Pre- 2007 violence, Kenya was held up as a poster child of stability- an “island of peace” in a region bedeviled by incessant violence. Furthermore, Kenya is geo-strategically significant; the port of Mombasa serves as the transportation artery for the East and Central Africa, Nairobi is the regional business and diplomatic hub, and also serves as the humanitarian nerve centre from where most of the humanitarian activities are carried out. These coupled with a well-cultivated history during the Cold War, where Kenya was squarely in the Western bloc unlike its neighbors, has enhanced Kenya’s image. Although below the surface, there are several underlying structural drivers of conflict.
But the ICC is threatening to break the Kenya-West compact.
Before the elections, the Western countries rhetoric revolved around ; “choices have consequences” and they will only retain “essential contacts”, an implicit threat not to elect Kenyatta and Ruto. But Kenyan voters hardly noticed those threats; and if they did, they altogether did, and elected Kenyatta and Ruto. In fact, Ruto and Kenyatta turned the threats into their overarching election campaigns talking points; casting themselves as victims of Western conspiracy in cohort with their local political foes. This manufactured sense of victimhood resonated with their ethnic base who saw them as their “defenders”.
However, the West’s post-election adversarial posture seems to be shifting, and its place is taken by cold eyed real politik. So far, none of the threats and consequences promised by the West have materialized. On the contrary, there seems to be warming in relations. Immediately after the elections, the British Prime Minister, David Cameron invited President Kenyatta to the London Somalia conference. May be Britain felt it cannot afford to antagonize Kenya, a key partner against counter-terrorism in the Horn of Africa. Therefore, restoring the long standing Kenya- Britain relations after a bruising campaign in which most of the local civil society organizations receiving funding from Britain were demonized as Western lackeys was a priority.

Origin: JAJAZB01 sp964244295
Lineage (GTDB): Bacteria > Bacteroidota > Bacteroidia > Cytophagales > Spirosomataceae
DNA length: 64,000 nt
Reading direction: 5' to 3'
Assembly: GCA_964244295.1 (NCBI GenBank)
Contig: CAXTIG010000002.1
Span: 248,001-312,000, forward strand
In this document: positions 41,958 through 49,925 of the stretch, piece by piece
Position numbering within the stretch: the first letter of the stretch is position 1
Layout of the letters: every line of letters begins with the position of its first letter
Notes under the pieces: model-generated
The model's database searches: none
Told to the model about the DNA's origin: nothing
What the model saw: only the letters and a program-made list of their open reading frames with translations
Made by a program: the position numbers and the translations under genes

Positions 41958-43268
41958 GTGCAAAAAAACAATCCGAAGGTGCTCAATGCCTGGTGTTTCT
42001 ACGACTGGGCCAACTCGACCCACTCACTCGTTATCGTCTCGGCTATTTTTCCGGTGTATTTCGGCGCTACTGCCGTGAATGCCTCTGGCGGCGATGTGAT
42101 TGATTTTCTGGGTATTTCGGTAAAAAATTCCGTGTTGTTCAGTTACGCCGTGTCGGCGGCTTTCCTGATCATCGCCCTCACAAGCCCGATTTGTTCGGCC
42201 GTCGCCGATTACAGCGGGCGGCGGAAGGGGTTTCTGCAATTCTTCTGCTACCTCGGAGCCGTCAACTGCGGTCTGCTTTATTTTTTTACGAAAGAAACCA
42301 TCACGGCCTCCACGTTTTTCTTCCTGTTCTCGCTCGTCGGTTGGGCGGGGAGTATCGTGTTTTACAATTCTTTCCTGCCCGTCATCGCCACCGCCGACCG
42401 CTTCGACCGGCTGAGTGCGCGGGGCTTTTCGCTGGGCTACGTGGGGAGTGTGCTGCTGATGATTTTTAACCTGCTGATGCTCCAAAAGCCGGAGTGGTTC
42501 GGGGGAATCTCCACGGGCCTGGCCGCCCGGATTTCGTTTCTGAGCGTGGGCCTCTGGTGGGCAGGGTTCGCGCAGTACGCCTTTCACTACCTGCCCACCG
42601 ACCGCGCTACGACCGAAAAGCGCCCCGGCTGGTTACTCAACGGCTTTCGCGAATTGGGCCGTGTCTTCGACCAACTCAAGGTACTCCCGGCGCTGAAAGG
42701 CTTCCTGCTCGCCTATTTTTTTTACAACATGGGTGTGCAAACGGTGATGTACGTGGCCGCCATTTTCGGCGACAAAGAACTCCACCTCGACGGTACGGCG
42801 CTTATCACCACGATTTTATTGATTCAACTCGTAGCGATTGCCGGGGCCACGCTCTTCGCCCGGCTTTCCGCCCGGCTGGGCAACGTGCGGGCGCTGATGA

Even President Obama who despite his father’s Kenyan heritage skipped Kenya during his Africa trip included Kenya in his six countries $7 Billion Africa power initiative. He allegedly skipped Kenya because of Kenyatta and Ruto’s elections. His visit would have been interpreted as endorsing their election. In real terms, the power initiative has more substantive value than his visit.
Post-election, Kenyatta has capitalized on the West’s castigation and crafted a pan-African foreign policy backed by facing the East. In his biggest foreign tour yet, President Kenyatta visited Russia and China. Something the West will be keenly watching.
As for the ICC, if other countries that said before the elections, in the event Kenyatta was elected they will maintain “essential contacts” follow British suit, it will be seen as a capitulation. Such a move could embolden those who have been making the case for the cases against Kenyatta and Ruto dropped. The narrative will be is will be, if the western countries- the main backers of the ICC, have embraced us, the ICC has no option. Little wonder then the Kenyan parliament t voted to withdraw from the Rome Statute. Which doesn’t bode for the ICC, which has serious image problems in Africa.
Presently, the court’s disproportionate numbers of cases are in Africa – Democratic Republic of Congo, the Central African Republic, Kenya, Mali and Cote d’ivoire the Republic of Congo, Uganda and Libya. Although the court says it is investigating crimes elsewhere, no formal cases have been started. This combined with court’s lack of successful prosecution of a high profile case save for a low level Congolese Army officer, over a decade since its establishment makes the Kenya’s case all too important.
Either way the court is damned; successful prosecution of Kenyatta and Ruto will give credence to the “race” hunting discourse, and failure will reveal a court that is ill-prepared to be the court of last resort.